#3 Sprint Star - The quickest a Loon balloon has travelled is 324 km/h while rushing to the South Pacific ocean over Antarctica - a similar speed to the world’s fastest animal, a fellow traveller of the skies, the Peregrine Falcon. Like any good sprinter though, this balloon needed to rest up, reducing its speed to a relatively sluggish 67 km/h while travelling over the south of Argentina, and it is this difference in speed that is really important to us. To provide coverage where and when it’s needed will require balloons to whiz over certain areas and linger for longer at others so that there is always a balloon overhead where needed. 

#4 The Frosty Survivor - It can get very, very cold up in the stratosphere. The coldest temperature one of our balloons had to endure was -83°C (-117°F) while travelling over the Chilean/Argentine border. The cold is a real challenge for our balloon manufacturing team. At such low temperatures the balloon envelope can become brittle and fragile. Selecting the right material and stress-testing it at extremely low temperatures in our labs has helped ensure that Loon balloons are durable enough to handle these temperatures for long periods of time.

#5 High-Flier - All Loon balloons fly roughly 20 kilometers above the earth’s surface, twice as high as commercial jets. This high-flier, however, reached our record altitude of 25.8 kilometers while travelling over the South Pacific ocean; nearly three times the height of Mount Everest. Altitude control is fundamental for maneuvering balloons, as different altitudes have different wind speeds and directions which our planning algorithms can predict and use to get our balloons to where they need to be. So, to our high-flier, we salute you for reaching higher than any Loon balloon has ever reached before! 
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+Dilshan Kathriarachchi sl must have this..
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+Alan Eustace , come say hi to our Loon balloons next time you're up in the stratosphere!
 
About four years ago, one of our senior VPs, Alan Eustace, started kicking around a new idea: coming up with a way to explore the stratosphere similar to the way scuba divers explore the ocean. He pulled together a small team of scientists and engineers, and they got to work building and testing a system that could carry him high above the earth.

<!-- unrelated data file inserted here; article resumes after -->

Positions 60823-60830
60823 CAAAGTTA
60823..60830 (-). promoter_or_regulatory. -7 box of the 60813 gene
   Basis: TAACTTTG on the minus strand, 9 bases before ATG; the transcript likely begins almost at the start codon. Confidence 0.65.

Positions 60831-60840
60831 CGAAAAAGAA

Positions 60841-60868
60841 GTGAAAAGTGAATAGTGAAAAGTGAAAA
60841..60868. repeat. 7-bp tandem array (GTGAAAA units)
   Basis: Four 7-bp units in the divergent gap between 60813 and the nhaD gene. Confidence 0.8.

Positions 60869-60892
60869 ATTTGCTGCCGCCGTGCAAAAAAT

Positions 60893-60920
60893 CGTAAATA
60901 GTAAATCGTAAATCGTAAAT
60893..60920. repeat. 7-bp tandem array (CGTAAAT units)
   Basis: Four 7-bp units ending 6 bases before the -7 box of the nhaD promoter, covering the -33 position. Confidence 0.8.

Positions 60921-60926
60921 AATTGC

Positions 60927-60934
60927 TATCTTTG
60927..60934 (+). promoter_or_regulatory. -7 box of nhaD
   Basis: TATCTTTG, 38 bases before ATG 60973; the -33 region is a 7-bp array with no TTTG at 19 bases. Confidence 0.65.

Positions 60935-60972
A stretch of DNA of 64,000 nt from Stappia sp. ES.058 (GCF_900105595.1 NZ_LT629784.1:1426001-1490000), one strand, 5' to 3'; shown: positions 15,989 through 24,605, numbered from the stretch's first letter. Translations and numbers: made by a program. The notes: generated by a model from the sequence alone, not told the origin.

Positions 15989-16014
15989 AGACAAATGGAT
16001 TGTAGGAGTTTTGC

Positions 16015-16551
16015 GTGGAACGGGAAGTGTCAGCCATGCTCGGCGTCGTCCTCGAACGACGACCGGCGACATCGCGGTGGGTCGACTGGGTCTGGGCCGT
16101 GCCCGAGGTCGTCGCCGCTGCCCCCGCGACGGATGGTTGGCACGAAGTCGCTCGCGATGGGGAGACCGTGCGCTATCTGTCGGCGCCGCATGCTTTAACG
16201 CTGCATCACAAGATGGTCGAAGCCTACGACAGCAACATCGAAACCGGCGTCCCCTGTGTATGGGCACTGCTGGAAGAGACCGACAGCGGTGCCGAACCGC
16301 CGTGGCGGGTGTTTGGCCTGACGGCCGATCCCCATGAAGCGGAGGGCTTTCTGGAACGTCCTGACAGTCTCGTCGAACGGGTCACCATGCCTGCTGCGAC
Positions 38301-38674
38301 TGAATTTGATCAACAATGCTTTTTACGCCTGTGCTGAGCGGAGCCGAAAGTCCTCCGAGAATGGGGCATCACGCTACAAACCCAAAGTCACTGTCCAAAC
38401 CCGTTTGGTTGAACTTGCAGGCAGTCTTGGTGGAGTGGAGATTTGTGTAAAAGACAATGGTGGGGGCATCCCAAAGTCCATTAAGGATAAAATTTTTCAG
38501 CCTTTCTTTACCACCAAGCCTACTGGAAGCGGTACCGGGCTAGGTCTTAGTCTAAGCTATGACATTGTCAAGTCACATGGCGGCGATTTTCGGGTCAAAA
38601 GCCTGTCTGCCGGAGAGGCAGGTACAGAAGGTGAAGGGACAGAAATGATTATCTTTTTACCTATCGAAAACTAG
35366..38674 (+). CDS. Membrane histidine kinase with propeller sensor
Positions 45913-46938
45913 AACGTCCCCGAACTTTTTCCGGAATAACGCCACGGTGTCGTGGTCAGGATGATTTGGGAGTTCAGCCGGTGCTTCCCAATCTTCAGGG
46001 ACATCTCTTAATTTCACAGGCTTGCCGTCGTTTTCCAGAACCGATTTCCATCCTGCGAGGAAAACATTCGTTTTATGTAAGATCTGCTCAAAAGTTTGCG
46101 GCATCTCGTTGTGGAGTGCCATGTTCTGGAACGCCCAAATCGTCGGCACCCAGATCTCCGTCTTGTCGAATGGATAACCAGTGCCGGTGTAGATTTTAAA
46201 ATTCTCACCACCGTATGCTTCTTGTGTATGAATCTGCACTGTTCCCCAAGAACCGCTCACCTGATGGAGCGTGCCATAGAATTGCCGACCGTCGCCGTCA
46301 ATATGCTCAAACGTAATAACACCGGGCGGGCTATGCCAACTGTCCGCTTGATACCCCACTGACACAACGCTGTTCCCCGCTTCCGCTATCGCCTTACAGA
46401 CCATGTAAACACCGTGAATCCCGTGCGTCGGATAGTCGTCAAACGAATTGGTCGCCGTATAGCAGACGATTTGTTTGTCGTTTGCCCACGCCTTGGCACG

Early this morning, wearing the system he and the team developed -- a custom-made pressurized spacesuit, lifted via a helium-filled balloon -- Alan ascended to 136,000 feet before skydiving safely back down to earth, breaking the sound barrier on his way. He’s the first person to ever ascend to that altitude, and only the second to break the sound barrier outside of an airplane. Crazy, right! All in a day’s work when it comes to furthering scientific exploration...

Read more about the mission here: http://goo.gl/eK3xri
A helium-filled balloon lifted Alan Eustace, a Google executive, to more than 25 miles above the earth. Fifteen minutes after he cut himself loose, he was on the ground.
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ดวงเด่น พันธ์ฆ้อง's profile photoWahid Ahmad's profile photoMichael Engineered's profile photoJaime Castellanos's profile photo
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The concept seems great but I had a question while talking to my wife she pointed out the weather problems such as rains and thunderstorms etc. How have you evaluated google loon project verses the harsh climate conditions. If you would be able to provide coverage and the condition of the balloon in such conditions.
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Obrigado to our friends in Agua Fria, Brazil, for helping us with the latest Project Loon test! Our goal was to try to connect testers using LTE for the first time, and we successfully delivered the Internet to the school in time for their geography lesson.
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Michael Engineered's profile photoMarina Bomura's profile photoHugo Kawamorita de Souza's profile photoMarco Littig's profile photo
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Estou fazendo meu TCC sobre o Projeto Loon, que poder me enviar ou indicar algum material eu agradeço.
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Samuel Ayaviri Mamani's profile photoAdebowale Oluwasanmi's profile photoRonnie Williams's profile photoEsther Satori's profile photo
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I am enthusiastic about a career with +Project Loon
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Balloon-powered Internet for everyone.
Introduction
Project Loon is a network of balloons traveling on the edge of space, designed to provide Internet coverage for people in rural and remote areas, help fill in coverage gaps and bring people back online after disasters. google.com/loon